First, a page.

• Small Groups
  • Individual Student
  • Entire faculty understands and use research-based
    instructional strategies
  • Entire faculty understands and delivers
    appropriate intervention strategies
  • Entire faculty understands and delivers
    instruction based on problem-solving response of
    intervention team

34
Tier 1 Interventions
  • Instruction
  • Research Based Instructional Strategies (RBIS)
  • Direct Vocabulary Instruction
  • Socratic Seminars
  • AVID Strategies
  • Multicultural Education
  • Great Books Strategies
  • AP Strategies (Taft Institute)
  • Balanced Literacy and Reading Differentiation
  • Common Lesson Planning
  • Flexible grouping in math and reading
  • Inquiry based instruction

35
Tier 1 Assessments
  • Assessments
  • Benchmarks In Reading and Math Common Assessments
  • Curriculum Based Measurements (CBMs)
  • Universal Screening Measures
  • Authentic Assessment

36
Tier I Service Delivery
  • Hallmark of Tier One
  • Based on Student needs
  • Based on high quality research-based instruction

37
Successful Tier 1 Instruction
  • 75-85 of students meet
  • instructional expectations!

38
Tier 2 Instruction/Interventions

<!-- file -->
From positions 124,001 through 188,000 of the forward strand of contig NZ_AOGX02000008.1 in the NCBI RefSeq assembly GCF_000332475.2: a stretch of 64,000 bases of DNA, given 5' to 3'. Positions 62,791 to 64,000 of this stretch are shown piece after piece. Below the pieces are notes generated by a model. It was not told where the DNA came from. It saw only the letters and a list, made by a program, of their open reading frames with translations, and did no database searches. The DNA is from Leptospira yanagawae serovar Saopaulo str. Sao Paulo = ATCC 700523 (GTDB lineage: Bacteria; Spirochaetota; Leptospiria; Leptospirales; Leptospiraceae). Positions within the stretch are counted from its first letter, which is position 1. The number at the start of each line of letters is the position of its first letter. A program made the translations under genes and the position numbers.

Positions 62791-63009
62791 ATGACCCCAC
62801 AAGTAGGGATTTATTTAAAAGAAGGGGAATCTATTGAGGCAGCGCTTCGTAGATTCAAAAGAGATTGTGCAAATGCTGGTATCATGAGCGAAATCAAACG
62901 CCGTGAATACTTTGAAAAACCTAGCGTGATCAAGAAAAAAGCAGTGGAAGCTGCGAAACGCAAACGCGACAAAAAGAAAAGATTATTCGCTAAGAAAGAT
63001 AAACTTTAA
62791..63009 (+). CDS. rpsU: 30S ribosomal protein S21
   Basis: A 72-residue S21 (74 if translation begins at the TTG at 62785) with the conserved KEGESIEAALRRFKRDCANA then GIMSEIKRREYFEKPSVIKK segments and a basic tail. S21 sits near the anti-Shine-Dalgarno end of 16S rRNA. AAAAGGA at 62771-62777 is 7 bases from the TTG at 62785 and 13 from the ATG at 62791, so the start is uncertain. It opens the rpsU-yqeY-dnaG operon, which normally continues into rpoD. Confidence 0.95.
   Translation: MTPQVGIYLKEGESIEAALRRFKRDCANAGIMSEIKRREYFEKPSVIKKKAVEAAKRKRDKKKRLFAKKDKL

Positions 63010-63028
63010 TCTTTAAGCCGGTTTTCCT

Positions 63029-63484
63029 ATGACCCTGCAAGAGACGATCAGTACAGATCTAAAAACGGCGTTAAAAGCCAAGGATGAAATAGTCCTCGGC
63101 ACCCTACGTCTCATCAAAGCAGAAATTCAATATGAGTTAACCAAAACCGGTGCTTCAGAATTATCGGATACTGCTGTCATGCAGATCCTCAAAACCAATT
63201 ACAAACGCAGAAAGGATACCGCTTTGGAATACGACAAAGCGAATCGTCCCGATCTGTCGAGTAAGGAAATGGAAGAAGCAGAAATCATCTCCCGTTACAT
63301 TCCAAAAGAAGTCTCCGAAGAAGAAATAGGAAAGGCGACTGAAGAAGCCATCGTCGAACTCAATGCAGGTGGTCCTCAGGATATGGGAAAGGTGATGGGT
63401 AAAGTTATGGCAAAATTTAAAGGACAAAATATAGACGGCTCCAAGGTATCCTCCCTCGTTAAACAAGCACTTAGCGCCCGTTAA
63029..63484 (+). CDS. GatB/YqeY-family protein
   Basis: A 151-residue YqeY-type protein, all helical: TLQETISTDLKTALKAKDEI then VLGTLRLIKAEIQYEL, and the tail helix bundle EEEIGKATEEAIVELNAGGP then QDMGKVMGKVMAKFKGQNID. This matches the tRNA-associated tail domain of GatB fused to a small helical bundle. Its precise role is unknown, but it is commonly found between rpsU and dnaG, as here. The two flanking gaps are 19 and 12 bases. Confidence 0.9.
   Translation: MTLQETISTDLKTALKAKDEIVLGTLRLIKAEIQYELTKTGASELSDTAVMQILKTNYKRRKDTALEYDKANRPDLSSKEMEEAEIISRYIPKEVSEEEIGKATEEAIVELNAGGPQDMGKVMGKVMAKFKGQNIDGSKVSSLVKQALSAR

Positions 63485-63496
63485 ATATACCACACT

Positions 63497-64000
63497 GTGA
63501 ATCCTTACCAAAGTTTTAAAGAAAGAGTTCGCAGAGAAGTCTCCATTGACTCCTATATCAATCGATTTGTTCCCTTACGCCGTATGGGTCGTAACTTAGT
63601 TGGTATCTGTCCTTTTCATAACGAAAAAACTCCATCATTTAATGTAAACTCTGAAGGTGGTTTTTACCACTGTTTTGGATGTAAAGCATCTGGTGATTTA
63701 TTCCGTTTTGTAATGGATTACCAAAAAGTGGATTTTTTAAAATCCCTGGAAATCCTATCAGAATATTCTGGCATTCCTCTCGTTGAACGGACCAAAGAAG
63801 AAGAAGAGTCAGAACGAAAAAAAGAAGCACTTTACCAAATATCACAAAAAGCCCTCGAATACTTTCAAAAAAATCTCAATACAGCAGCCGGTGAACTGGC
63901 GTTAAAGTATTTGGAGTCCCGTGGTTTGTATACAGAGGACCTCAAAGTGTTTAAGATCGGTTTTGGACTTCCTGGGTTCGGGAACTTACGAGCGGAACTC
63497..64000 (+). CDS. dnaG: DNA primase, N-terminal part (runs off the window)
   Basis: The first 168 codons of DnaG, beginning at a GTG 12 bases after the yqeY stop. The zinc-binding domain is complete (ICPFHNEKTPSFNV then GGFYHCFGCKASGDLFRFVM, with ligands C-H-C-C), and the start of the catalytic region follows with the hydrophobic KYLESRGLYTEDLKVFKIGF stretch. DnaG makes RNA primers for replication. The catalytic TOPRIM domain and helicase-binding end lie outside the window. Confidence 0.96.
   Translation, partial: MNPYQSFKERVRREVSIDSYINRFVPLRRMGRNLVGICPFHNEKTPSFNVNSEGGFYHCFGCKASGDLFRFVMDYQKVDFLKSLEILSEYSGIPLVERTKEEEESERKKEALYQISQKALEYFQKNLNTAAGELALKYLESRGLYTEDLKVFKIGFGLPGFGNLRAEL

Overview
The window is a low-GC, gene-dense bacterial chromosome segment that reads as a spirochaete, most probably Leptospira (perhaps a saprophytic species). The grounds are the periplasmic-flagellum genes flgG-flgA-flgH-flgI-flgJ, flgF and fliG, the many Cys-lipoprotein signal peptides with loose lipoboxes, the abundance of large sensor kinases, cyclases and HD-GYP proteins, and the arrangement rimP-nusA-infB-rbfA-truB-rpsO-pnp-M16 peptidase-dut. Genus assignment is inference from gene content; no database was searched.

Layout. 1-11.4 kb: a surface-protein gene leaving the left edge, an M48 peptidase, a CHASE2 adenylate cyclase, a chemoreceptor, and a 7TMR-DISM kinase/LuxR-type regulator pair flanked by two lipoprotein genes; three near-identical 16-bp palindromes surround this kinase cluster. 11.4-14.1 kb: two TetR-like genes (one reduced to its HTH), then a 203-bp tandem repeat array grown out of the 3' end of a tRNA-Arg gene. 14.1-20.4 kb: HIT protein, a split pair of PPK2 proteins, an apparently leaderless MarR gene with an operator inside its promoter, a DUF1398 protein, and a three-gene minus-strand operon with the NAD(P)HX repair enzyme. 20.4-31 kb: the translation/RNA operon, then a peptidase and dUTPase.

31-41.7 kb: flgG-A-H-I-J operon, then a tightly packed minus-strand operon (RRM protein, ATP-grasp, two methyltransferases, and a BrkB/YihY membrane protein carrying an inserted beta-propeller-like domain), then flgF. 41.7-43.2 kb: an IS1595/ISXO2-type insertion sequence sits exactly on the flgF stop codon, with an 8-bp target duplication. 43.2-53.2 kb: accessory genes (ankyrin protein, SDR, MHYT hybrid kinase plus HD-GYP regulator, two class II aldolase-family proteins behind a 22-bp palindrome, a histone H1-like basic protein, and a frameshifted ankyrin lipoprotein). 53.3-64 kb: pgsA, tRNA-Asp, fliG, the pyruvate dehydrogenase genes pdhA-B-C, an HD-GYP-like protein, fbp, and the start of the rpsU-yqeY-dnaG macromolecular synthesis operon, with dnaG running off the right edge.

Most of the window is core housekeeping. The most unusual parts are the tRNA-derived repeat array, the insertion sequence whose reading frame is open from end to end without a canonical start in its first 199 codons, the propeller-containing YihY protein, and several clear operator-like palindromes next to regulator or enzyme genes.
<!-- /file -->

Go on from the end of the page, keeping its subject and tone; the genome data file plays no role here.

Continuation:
39
Tier 2
40
Tier 2 Interventions
  • Instruction
  • After-School Remediation
  • Inclusion Collaboration
  • Intervention (Grades 6-8) 45-90 minutes
  • Literacy Groups (Grades K-2) Rdg Specialist
  • Math Groups (Grades K-8) Math Specialist
  • PALS Instruction (Grades K-2)
  • Small group intervention 30 minutes daily
    Reading or Student Support Teacher
  • English Language Learning (ELL)

41
Tier 2 Interventions
  • Intervention/Monitoring Plans
  • Mathematics and Literacy Intervention Meetings
  • Student Assistance Plans
  • Mentoring
  • Parent Communication

42
Tier 2 Assessments
  • Assessments
  • Curriculum Based Measurements (CBMs)
  • Progress Monitoring (using charts)

43
Service Delivery
  • Hallmark of Tier Two
  • Based on Student needs
  • Small Group Instruction

44
Tier 3 Instruction/Interventions
45
Tier 3
46
Tier 3 Assessments
  • Assessments
  • Curriculum Based Measurements (CBMs)